The travertine mirrors of Min Shan
Text by YD Bar-Ness & Photos by Lunita S V Mendoza
To encounter a calm, clear pool of water in the steep and jagged mountains is to find a rare moment of peace in a challenging world. The surface of a still mountain lake is one of the few straight lines visible in the natural world, and a lakeshore is brightly lit and open to the sky, a stark contrast to dark forests and crowded cities.
In Jiuzhaigou Valley, this tranquillity can be found in a stunning array of colours. Here, a chain of rainbow lakes trickle down a valley, fantastically clear and surreally tinted. At Jiuzhaigou, the water is bright coralline blue, striking green, and serene purple, spilling over a sequence of strangely formed waterfalls.
Surrounded by the snow-capped peaks of the Min Shan mountain range, the valley is a revelation of colour and form. Jiuzhaigou National Park conserves and interprets this strange geographical feature. One hundred and fifty kilometres northwest of Chengdu, the capital of Sichuan Province, Jiuzhaigou is becoming increasingly connected by road and aeroplane to the more populous regions of Asia. The park identifies itself as the premiere national park of China and has been recognised internationally as a global treasure by being listed on the UNESCO World Heritage List.
A lake is simply a resting place for water on its inevitable journey downwards. An obstacle – a narrowing of a valley, avalanche deposits, a fallen tree, a dam – slows the water, which collects above it. Mountain lakes can come in a variety of shapes, sizes and colours, and different degrees of clarity. Some lakes are glacially carved and have pooled in a bowl scoured out by ice. Others are artificial and are above once-dry valleys that have been submerged for hydroelectricity production.
The pools of Jiuzhaigou have a more remarkable origin: the water flowing down the valley carries its own obstacle within it. In a process mirroring the delicate formations of a subterranean limestone cave, the calcium-rich water deposits calciferous rocks on the surfaces it flows over. There is a biological link, as well: the chemical capacity of the water to carry calcium is reduced by the presence of green algae and plants. This accumulation of rocks is known as travertine, and over time, it can collect on other obstacles perpendicular to the water flow, solidifying into a natural dam.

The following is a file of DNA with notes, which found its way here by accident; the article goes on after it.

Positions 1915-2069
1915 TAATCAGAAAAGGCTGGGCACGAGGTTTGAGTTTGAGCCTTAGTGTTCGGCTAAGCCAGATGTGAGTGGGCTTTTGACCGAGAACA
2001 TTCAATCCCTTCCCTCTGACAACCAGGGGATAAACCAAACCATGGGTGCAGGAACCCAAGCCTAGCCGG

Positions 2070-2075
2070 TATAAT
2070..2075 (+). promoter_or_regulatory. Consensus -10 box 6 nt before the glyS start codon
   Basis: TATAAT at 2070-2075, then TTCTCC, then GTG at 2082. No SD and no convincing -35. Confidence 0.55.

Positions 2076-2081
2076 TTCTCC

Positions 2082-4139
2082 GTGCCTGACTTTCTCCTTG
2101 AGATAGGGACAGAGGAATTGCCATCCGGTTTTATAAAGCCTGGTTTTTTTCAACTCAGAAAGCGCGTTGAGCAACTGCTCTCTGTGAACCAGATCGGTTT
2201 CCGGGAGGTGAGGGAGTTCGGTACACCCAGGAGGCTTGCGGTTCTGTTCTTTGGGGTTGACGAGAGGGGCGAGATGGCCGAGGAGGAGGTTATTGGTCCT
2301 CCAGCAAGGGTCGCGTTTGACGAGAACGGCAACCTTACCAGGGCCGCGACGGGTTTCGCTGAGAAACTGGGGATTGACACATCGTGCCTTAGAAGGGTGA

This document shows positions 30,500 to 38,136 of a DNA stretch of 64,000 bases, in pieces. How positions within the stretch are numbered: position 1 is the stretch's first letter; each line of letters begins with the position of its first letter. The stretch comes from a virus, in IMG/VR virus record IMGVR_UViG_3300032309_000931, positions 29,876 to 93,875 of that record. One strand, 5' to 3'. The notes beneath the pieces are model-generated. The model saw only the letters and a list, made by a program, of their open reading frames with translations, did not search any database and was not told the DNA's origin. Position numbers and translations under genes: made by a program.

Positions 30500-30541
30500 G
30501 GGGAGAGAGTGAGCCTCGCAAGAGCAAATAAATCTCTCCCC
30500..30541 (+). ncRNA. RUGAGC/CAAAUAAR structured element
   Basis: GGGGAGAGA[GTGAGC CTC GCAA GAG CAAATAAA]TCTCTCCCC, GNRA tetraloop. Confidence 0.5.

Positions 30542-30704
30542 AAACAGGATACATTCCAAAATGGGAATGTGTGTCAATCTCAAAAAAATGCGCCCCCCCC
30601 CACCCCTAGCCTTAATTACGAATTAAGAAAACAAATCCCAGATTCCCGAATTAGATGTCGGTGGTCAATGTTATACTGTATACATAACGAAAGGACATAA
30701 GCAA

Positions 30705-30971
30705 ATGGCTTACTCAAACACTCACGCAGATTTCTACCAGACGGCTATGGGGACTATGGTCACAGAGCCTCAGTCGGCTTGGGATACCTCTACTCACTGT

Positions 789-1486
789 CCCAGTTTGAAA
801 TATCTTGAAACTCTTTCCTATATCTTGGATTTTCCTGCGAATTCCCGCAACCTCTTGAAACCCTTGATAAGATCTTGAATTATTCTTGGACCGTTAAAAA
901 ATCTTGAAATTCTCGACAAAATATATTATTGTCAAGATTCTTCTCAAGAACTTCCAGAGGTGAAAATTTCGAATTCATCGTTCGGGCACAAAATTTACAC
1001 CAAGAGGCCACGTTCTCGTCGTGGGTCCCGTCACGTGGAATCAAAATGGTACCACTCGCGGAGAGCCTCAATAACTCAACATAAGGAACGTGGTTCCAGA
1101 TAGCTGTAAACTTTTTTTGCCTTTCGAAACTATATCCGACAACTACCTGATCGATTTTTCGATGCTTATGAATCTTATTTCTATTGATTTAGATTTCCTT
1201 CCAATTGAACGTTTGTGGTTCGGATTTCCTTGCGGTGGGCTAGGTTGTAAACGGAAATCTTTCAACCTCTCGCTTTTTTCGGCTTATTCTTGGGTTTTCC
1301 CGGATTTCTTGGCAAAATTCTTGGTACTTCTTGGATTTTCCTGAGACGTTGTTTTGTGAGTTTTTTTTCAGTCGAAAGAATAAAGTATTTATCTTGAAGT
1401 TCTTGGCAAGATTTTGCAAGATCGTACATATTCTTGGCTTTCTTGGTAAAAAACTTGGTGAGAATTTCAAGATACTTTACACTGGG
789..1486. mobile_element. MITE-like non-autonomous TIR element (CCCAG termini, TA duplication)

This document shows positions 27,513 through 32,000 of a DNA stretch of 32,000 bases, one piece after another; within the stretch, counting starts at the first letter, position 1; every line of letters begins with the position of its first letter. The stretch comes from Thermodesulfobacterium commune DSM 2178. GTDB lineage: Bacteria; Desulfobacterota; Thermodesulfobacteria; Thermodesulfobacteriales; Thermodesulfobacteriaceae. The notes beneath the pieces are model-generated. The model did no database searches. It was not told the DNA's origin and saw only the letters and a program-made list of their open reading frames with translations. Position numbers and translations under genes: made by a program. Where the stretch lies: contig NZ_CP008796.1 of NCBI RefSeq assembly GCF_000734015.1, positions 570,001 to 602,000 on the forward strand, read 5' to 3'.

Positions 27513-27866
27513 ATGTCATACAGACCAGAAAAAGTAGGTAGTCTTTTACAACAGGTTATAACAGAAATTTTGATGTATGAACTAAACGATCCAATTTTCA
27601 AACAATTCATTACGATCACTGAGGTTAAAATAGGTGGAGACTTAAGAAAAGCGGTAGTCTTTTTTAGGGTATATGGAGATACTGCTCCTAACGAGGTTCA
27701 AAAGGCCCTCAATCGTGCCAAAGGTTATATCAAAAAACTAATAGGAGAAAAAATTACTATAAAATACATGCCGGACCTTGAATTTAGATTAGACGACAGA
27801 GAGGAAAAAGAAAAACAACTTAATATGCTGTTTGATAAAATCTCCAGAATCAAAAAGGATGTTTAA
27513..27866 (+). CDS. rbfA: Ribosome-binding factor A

Travertine is often associated with hot springs, but can also be found in cold-water springs. Jiuzhaigou Valley is downstream of a water source that passes through a region of limestone and ancient marine deposits of coral and seashell now uplifted high into the mountains of inland Asia. At Jiuzhaigou, the lakes are found in a linear chain, where the flow of water is constricted by travertine deposits at relatively regular intervals down the valley.
In Jiuzhaigou, travertine is deposited at approximately one millimetre each decade. The water spills over a travertine dam as a broad waterfall, and as it deposits yet more travertine, a series of flat terraces is formed. At these dams, one can also find stalactites and stalagmites who practise Ruism, a local polytheistic faith; and the Hui people, adherents of Islam widespread throughout China. Jiuzhaigou National Park has been recently linked with a nearby airport to the rest of China, with regular flights arriving directly from Beijing, Chengdu and Chongqing. Like every other place on Earth, Jiuzhaigou is now closer and more accessible for explorers of all origins.
The Chinese Government designated Jiuzhaigou Valley a national park in 1984, having protected it as a nature reserve from forest clearing since 1978. In 1992, UNESCO determined that the valley met the criteria for World Heritage listing.
The 25th anniversary of the largest and longest running dive show, Asia Dive Expo (ADEX) is set to occur on the 11-14th April 2019. Centred on the theme – Plastic free Future, ADEX is more than just a dive show with its commitment to the environment. Among an exciting lineup of programs, attendees can look forward to a Future Forward Series of Panel Discussion on the Single-Use Plastic Conundrum in Asia, on 13th April.
So join us at the event, get inspired and for all you know, you might just liberate the inner diver in you! More details of the event here.